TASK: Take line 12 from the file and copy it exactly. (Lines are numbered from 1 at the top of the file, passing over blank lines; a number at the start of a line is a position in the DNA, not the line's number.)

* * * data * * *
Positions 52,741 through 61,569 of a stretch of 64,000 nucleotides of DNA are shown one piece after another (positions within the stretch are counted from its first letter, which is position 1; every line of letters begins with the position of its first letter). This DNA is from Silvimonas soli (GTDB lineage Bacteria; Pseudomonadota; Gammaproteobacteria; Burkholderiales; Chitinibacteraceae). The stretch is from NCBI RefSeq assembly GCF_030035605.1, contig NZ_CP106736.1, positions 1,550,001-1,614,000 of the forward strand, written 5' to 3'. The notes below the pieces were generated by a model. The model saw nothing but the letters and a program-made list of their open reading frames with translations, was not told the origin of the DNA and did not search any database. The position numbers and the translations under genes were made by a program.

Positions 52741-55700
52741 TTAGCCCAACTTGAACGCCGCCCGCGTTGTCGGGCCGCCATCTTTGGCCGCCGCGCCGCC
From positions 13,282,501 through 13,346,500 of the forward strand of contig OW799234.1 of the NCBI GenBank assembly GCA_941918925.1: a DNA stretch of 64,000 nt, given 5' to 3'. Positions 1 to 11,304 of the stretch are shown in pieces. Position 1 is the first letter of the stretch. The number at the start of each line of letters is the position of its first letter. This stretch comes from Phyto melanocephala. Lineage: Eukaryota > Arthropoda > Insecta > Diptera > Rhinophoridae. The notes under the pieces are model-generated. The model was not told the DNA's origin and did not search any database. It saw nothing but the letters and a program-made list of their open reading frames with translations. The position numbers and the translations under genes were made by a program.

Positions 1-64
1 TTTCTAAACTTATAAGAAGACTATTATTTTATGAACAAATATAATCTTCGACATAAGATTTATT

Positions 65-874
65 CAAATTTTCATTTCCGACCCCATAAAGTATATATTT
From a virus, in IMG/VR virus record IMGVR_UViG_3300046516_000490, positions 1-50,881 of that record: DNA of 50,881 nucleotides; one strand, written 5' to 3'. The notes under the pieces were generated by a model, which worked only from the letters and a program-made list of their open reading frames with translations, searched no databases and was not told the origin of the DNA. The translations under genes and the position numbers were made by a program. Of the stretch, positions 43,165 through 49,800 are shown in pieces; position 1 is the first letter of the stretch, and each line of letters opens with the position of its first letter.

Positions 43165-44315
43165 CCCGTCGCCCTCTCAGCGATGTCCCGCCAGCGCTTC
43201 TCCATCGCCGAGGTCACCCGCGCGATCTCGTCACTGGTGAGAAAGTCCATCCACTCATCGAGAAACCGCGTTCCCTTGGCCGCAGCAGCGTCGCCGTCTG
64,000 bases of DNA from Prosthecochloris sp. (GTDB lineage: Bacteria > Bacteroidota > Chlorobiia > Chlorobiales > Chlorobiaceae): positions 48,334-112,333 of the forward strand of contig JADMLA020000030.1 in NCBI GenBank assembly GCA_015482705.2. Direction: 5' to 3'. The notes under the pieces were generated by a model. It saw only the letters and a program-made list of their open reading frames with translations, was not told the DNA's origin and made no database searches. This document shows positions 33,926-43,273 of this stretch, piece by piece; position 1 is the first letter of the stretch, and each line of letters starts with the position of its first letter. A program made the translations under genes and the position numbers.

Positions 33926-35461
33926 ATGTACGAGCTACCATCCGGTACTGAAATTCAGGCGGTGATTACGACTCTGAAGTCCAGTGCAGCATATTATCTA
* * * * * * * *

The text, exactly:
43201 TCCATCGCCGAGGTCACCCGCGCGATCTCGTCACTGGTGAGAAAGTCCATCCACTCATCGAGAAACCGCGTTCCCTTGGCCGCAGCAGCGTCGCCGTCTG